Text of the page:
In the past few years, we have seen our hybrid line-up change dramatically. Some growers are asking what happened when their best hybrid was phased out after only a few or in some cases, one to two years of sales. It seems not long ago that a hybrid would be around for five to seven years before it disappeared from a company Product Guide and availability list. Now it is unusual for a hybrid to remain in a line-up that long. Several things have contributed to this trend.
1. Better breeding methods have led to more rapid genetic gain for grain yield and agronomics. For more than forty years, breeders made gain in yield potential to the tune of about 1 bu per acre per year. Now, thanks to Marker Assisted Breeding and increased knowledge about the corn genes, genetic gain for yield is 2 to 3 times that number. Therefore, planting a 3-year-old hybrid may be costing a grower 6-9 bu per acre compared to planting a new release. It is important to get this increase in yield potential in growers’ fields quickly even at the expense of replacing an old favorite.
2. Products with new, value-added traits replace products with traits of lesser value. We saw this with SmartStax® and then again with SmartStax® RIB hybrids. Multiple modes of action for insect control as well as the convenience of Refuge In the Bag has driven increased demand for these products very quickly. These products have quickly increased in volume at the expense of other products that could not be converted to this technology. Also, there is typically a performance “bump” in products released a year or two after the new technologies hit the market. These new hybrids then quickly replace the hybrids that were initially released with the hot, new tech trait. Each release offers improved performance for a grower but sometimes there is only a year or two between releases.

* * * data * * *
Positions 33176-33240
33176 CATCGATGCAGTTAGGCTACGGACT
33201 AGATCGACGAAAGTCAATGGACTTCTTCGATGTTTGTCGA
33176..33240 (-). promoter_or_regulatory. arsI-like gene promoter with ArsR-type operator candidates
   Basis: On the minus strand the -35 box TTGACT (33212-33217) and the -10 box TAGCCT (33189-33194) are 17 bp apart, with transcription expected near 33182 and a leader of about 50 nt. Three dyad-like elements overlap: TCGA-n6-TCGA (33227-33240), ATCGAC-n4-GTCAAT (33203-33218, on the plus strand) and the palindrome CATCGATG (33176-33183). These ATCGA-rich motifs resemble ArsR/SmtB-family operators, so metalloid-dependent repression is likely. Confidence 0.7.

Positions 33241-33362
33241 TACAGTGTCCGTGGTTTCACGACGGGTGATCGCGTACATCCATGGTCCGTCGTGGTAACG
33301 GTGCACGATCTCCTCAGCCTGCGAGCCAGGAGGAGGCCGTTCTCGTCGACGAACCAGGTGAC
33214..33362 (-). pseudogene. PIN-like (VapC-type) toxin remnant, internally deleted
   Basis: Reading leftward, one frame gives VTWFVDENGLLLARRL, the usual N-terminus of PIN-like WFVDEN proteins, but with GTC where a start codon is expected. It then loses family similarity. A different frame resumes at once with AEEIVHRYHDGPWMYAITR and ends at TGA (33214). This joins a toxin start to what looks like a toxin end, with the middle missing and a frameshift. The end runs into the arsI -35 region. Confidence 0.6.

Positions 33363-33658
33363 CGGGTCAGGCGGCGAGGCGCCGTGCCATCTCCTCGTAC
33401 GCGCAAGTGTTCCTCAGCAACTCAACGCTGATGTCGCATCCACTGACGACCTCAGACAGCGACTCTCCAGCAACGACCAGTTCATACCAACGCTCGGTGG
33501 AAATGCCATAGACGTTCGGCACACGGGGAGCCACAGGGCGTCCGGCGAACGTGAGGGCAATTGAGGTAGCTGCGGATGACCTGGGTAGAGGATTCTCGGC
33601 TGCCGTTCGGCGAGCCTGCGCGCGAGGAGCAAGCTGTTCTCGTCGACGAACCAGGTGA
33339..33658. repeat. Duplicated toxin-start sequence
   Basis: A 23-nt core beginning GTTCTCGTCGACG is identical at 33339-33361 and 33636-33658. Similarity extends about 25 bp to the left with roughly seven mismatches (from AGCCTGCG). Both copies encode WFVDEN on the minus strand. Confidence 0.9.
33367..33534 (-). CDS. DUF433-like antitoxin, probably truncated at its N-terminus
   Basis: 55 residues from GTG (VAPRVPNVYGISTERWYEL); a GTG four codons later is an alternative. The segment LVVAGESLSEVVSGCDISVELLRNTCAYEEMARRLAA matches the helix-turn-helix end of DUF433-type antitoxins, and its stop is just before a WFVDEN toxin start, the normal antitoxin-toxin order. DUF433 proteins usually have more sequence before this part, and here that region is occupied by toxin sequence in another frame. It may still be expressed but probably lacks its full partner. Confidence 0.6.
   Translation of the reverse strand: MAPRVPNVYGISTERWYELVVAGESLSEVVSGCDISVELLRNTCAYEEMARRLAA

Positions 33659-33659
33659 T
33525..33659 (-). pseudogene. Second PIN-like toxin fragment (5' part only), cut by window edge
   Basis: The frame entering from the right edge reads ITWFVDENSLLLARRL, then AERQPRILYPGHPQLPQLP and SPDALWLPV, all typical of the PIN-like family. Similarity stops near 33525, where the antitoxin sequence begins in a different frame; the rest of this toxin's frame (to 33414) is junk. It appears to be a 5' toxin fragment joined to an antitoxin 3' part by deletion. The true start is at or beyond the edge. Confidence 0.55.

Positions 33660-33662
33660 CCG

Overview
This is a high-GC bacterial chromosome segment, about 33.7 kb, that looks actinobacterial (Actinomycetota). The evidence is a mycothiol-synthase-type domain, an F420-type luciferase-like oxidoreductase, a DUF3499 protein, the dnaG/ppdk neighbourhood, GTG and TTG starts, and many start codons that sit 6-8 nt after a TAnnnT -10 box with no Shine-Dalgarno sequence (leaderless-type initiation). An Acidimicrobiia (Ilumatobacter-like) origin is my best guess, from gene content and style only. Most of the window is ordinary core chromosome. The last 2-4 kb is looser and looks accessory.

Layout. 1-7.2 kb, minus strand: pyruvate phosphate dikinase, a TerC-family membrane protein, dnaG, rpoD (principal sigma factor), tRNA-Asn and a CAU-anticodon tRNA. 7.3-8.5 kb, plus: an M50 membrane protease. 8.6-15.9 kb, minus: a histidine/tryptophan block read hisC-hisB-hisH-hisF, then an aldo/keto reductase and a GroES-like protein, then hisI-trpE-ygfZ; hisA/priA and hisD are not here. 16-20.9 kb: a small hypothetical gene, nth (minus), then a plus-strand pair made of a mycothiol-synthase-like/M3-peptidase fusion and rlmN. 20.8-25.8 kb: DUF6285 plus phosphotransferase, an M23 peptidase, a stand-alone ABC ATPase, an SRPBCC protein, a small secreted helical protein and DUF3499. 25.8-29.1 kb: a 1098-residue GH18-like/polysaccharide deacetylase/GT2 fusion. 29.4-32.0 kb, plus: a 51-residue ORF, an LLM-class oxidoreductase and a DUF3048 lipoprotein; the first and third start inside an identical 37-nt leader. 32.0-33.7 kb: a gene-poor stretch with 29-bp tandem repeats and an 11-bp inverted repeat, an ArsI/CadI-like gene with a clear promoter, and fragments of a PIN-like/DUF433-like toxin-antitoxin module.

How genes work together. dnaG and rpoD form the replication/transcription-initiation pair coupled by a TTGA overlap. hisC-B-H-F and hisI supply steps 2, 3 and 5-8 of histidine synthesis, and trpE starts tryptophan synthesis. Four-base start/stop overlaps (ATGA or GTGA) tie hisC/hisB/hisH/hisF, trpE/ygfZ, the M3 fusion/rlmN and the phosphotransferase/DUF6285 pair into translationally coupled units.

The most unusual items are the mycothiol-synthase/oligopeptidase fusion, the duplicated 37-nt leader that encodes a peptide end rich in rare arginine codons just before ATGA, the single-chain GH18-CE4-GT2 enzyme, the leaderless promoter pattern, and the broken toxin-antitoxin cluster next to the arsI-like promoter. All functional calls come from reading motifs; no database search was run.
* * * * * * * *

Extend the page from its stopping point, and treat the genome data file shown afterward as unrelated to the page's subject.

3. The ability to produce a hybrid has a huge impact on the ability to offer a product in a consistent supply at a reasonable price. We are at times limited by parent seed availability and at other times, not for lack of trying, faced with the fact that a hybrid can simply not be produced in an economically feasible manner. This may not show up the first year of production or even the second year, but it can sure bring the lifespan to a halt when it does. Then, another hybrid has to replace it.
With this rapid turnover of products, there is little time to “try a few bags” and then try a few more the next year. Products that are selected for future releases have much more testing behind them than those of the 80’s and 90’s. This increases the level of confidence and predictability of this increased performance. These new products go through multiple years of research trials and then get put into our Elite Dealer Strip trials. This process moves quickly so that growers can capitalize on the increased genetic gain that the new products possess. Increased yield potential is coming to the grower faster than it ever has before. And I do not see it slowing down in the near future.